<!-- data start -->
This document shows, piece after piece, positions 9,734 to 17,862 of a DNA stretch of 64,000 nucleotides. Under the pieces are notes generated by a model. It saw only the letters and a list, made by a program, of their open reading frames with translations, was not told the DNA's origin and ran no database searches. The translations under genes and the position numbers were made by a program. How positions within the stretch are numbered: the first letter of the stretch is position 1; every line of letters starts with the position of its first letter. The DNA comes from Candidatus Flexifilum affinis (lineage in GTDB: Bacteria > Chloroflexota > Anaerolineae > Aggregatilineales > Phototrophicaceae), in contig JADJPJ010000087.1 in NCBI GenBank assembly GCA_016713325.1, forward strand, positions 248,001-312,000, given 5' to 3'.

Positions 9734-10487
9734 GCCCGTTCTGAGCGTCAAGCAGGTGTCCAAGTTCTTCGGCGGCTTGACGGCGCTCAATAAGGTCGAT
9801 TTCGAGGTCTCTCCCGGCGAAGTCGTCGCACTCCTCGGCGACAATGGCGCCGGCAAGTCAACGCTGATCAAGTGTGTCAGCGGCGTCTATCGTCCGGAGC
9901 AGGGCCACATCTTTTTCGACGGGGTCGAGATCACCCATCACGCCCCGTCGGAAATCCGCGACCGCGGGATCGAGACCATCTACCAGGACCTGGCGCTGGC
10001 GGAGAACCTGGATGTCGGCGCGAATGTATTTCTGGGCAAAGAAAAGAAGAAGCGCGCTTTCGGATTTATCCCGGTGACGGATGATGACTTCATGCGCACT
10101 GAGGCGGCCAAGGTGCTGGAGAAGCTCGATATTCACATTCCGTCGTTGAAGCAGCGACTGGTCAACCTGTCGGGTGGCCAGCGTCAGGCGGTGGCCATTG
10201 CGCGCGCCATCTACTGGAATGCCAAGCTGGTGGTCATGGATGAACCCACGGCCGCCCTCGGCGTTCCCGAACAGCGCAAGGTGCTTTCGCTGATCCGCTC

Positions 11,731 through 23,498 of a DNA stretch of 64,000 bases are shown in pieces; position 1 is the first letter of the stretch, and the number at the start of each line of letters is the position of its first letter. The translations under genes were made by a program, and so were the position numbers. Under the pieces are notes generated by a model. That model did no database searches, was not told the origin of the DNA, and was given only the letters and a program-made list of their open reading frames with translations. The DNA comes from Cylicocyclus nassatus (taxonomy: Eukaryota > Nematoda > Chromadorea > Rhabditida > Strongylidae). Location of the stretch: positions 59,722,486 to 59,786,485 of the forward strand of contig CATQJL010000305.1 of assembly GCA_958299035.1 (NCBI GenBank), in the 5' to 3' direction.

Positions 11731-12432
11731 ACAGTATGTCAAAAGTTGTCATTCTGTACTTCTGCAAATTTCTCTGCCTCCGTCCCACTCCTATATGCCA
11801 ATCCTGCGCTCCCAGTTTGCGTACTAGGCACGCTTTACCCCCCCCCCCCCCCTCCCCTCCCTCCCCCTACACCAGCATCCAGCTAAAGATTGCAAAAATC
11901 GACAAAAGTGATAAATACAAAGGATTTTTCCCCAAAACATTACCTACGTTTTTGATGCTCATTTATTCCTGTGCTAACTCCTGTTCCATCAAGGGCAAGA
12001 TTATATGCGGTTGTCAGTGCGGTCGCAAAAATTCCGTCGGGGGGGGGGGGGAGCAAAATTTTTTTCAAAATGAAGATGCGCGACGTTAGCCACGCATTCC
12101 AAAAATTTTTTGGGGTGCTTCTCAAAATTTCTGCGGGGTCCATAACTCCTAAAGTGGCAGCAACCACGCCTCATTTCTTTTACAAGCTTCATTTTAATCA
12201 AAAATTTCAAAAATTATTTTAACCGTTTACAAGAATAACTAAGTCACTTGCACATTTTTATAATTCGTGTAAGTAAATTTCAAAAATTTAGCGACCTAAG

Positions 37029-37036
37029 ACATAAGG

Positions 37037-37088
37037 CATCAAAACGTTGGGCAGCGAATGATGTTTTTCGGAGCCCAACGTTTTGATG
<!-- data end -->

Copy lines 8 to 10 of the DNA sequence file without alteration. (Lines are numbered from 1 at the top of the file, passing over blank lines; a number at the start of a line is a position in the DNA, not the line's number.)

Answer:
10201 CGCGCGCCATCTACTGGAATGCCAAGCTGGTGGTCATGGATGAACCCACGGCCGCCCTCGGCGTTCCCGAACAGCGCAAGGTGCTTTCGCTGATCCGCTC

Positions 11,731 through 23,498 of a DNA stretch of 64,000 bases are shown in pieces; position 1 is the first letter of the stretch, and the number at the start of each line of letters is the position of its first letter. The translations under genes were made by a program, and so were the position numbers. Under the pieces are notes generated by a model. That model did no database searches, was not told the origin of the DNA, and was given only the letters and a program-made list of their open reading frames with translations. The DNA comes from Cylicocyclus nassatus (taxonomy: Eukaryota > Nematoda > Chromadorea > Rhabditida > Strongylidae). Location of the stretch: positions 59,722,486 to 59,786,485 of the forward strand of contig CATQJL010000305.1 of assembly GCA_958299035.1 (NCBI GenBank), in the 5' to 3' direction.

Positions 11731-12432